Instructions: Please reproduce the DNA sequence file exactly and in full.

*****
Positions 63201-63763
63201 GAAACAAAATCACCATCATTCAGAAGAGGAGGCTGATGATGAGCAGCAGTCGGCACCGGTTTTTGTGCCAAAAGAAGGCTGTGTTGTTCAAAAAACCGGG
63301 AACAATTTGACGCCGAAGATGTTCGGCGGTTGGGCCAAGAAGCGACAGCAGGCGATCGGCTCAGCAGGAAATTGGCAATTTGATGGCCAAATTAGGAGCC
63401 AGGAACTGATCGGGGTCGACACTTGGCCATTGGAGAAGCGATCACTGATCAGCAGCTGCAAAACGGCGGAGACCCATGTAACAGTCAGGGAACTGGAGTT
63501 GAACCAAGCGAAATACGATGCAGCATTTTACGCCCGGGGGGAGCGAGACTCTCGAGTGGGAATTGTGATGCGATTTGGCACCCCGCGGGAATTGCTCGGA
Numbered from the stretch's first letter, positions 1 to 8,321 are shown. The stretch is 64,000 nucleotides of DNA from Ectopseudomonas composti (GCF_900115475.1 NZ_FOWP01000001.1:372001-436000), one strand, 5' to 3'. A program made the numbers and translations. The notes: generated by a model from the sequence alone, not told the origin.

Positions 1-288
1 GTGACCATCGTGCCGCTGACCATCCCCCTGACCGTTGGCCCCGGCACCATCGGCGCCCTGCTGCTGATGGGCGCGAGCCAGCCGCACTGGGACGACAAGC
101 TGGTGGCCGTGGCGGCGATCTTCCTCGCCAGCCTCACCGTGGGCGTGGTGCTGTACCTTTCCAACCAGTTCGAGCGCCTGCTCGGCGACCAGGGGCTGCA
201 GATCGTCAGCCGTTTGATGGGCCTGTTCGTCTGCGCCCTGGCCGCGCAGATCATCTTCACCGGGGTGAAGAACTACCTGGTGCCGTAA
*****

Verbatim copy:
Positions 63201-63763
63201 GAAACAAAATCACCATCATTCAGAAGAGGAGGCTGATGATGAGCAGCAGTCGGCACCGGTTTTTGTGCCAAAAGAAGGCTGTGTTGTTCAAAAAACCGGG
63301 AACAATTTGACGCCGAAGATGTTCGGCGGTTGGGCCAAGAAGCGACAGCAGGCGATCGGCTCAGCAGGAAATTGGCAATTTGATGGCCAAATTAGGAGCC
63401 AGGAACTGATCGGGGTCGACACTTGGCCATTGGAGAAGCGATCACTGATCAGCAGCTGCAAAACGGCGGAGACCCATGTAACAGTCAGGGAACTGGAGTT
63501 GAACCAAGCGAAATACGATGCAGCATTTTACGCCCGGGGGGAGCGAGACTCTCGAGTGGGAATTGTGATGCGATTTGGCACCCCGCGGGAATTGCTCGGA
Numbered from the stretch's first letter, positions 1 to 8,321 are shown. The stretch is 64,000 nucleotides of DNA from Ectopseudomonas composti (GCF_900115475.1 NZ_FOWP01000001.1:372001-436000), one strand, 5' to 3'. A program made the numbers and translations. The notes: generated by a model from the sequence alone, not told the origin.

Positions 1-288
1 GTGACCATCGTGCCGCTGACCATCCCCCTGACCGTTGGCCCCGGCACCATCGGCGCCCTGCTGCTGATGGGCGCGAGCCAGCCGCACTGGGACGACAAGC
101 TGGTGGCCGTGGCGGCGATCTTCCTCGCCAGCCTCACCGTGGGCGTGGTGCTGTACCTTTCCAACCAGTTCGAGCGCCTGCTCGGCGACCAGGGGCTGCA
201 GATCGTCAGCCGTTTGATGGGCCTGTTCGTCTGCGCCCTGGCCGCGCAGATCATCTTCACCGGGGTGAAGAACTACCTGGTGCCGTAA